San Francisco, California

San Francisco has a rich and interesting history, a vibrant culture, and for a city which is so young – an amazing amount of things to do and incredible things to eat. San Francisco is a melting pot of cultures and you can find restaurants ranging from classic 1930s diners to Punjab, Chinese, Japanese, Thai, Lao, Indian, Pakistani, Ethiopian, French, Italian, Bulgarian, Basque, and there’s probably even a Martian restaurant somewhere in Fremont…in short, San Francisco offers more than just something for everyone – it offers many things to everyone.

San Francisco, California

My wife is still a new immigrant to the USA and while our four years together have taught her much about my culture and people, there was still something that she seemed to not understand – the dark underbelly of America – the poverty and homelessness. When you grow up on the other side of the planet watching rich people on television and hearing everyone dream of the promised land – it’s hard to understand that America is filled with homelessness, drug problems, the mentally ill, and prostitution. Aside from places like Detroit and Philadelphia, there may be no better place to witness this than San Francisco’s Tenderloin District.

 

The Tenderloin has always been a rough place, in fact, the name comes from back in the days when police officers were given a bonus for patrolling the most dangerous part of the city – a bonus which allowed them to purchase better cuts of meat for dinner from the butcher – the tenderloin cuts. Today, the Tenderloin is still a place that it’s not advisable to wander through after dark – during the daylight hours hundreds, perhaps thousands of homeless and crazy people wander the streets, sleep on the sidewalks, and openly use drugs.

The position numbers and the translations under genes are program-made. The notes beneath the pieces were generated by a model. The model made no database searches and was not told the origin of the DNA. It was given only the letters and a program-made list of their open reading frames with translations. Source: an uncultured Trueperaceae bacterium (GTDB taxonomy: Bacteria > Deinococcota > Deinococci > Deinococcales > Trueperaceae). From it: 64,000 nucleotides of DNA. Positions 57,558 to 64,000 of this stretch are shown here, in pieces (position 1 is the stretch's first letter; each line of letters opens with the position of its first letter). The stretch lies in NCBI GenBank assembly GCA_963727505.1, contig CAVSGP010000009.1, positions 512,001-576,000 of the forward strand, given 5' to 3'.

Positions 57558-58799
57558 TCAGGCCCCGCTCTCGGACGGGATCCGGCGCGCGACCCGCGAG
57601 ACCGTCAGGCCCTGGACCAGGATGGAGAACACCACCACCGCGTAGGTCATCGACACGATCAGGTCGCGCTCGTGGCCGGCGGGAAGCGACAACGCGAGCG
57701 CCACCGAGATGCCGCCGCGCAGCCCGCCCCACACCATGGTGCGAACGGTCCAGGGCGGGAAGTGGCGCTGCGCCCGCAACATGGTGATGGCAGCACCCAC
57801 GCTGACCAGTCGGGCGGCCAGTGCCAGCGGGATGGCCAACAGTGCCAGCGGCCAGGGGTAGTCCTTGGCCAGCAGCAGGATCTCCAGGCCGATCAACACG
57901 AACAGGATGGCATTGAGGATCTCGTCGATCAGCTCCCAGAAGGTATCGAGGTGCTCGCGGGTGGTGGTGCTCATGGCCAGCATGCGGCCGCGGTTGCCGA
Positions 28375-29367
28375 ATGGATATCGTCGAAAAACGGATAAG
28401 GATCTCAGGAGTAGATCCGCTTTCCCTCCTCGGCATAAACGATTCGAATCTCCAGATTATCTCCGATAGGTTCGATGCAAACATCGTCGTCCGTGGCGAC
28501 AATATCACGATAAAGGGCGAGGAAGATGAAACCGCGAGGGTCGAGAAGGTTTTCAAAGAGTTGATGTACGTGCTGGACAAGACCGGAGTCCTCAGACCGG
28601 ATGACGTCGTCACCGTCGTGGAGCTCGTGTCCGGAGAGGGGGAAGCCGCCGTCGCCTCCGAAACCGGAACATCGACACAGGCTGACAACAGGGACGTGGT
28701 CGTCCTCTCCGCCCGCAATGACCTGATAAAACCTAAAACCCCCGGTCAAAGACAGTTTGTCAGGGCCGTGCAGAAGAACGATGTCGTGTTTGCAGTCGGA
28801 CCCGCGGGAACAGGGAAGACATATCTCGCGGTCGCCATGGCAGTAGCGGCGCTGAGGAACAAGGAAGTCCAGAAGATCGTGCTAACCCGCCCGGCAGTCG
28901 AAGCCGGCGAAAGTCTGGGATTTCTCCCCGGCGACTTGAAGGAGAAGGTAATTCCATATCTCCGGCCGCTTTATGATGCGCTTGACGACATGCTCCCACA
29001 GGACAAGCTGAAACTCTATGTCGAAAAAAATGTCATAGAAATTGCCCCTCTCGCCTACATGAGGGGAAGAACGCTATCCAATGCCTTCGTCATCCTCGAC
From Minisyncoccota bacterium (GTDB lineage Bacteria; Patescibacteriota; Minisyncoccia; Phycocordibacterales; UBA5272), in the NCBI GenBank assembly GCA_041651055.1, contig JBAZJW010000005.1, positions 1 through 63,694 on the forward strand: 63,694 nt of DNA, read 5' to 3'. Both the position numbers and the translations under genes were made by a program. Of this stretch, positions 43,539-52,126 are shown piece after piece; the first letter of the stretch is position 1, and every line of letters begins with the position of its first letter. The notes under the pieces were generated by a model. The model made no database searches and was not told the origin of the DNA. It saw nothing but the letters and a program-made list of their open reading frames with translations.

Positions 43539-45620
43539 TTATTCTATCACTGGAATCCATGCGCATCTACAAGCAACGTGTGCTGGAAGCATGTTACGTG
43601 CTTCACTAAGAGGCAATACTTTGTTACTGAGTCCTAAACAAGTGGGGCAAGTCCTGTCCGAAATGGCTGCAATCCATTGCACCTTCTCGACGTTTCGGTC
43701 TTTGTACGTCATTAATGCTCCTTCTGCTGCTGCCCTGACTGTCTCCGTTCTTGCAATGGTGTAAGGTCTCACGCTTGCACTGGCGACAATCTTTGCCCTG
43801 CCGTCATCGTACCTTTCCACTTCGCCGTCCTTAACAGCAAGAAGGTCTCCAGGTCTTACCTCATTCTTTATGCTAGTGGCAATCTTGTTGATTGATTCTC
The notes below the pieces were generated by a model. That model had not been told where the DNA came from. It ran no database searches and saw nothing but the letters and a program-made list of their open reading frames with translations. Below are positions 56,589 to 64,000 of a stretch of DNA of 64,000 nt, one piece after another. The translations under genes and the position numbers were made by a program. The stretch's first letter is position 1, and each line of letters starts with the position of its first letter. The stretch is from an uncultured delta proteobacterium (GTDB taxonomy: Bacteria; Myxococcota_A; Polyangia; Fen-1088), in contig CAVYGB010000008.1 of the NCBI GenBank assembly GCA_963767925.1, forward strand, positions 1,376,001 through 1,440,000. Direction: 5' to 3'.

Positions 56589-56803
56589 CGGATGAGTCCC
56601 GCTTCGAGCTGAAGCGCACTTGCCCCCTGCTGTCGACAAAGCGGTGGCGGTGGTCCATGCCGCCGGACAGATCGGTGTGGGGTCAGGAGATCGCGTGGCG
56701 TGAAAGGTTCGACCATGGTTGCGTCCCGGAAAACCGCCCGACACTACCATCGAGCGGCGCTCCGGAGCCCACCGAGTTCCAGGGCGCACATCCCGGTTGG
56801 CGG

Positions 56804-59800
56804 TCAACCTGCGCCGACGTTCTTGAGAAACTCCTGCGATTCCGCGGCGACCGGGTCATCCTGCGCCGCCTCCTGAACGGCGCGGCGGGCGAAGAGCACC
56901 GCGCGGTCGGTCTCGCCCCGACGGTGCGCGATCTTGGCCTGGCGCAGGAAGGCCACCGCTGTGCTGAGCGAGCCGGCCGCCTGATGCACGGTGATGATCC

San Francisco, California

This was, of course, where I decided it would be a good idea for us to stay. Before you start cursing me under your breath, I should point out that I booked us into the COVA Hotel on Ellis Street, a four star boutique hotel that offers amazing service, comfort, and value right in the heart of the city. The hotel was superb with fantastic views of the city, a free breakfast service that included fresh fruit, waffles, and more and that the staff took great care of us while we were there. Our room was quiet, cool, comfortable, and, in fact, it was hard to recognize that twenty feet to either side of the hotel we would encounter homeless drug addicts and mentally ill street people. Most guests chose to use the hotel’s free shuttles which took them directly to Pier 39, Fisherman’s Wharf, or Union Square and back. Not us though.

San Francisco, California

Our walks took us past the people of the streets – my poor wife was terrified, but I felt like it was important that she be exposed to this aspect of America. One tall black man with crazy eyes said “You look like a little nun!” – “I’m a Muslim!” she responded, clasping my arm. “Oh, well you look like a nun,” he told her. Thank you Crazy-Eyes. You can take a homeless tour of the Tenderloin on Vayable, run by a homeless man named Milton…we didn’t do that, but may in the future.

San Francisco, California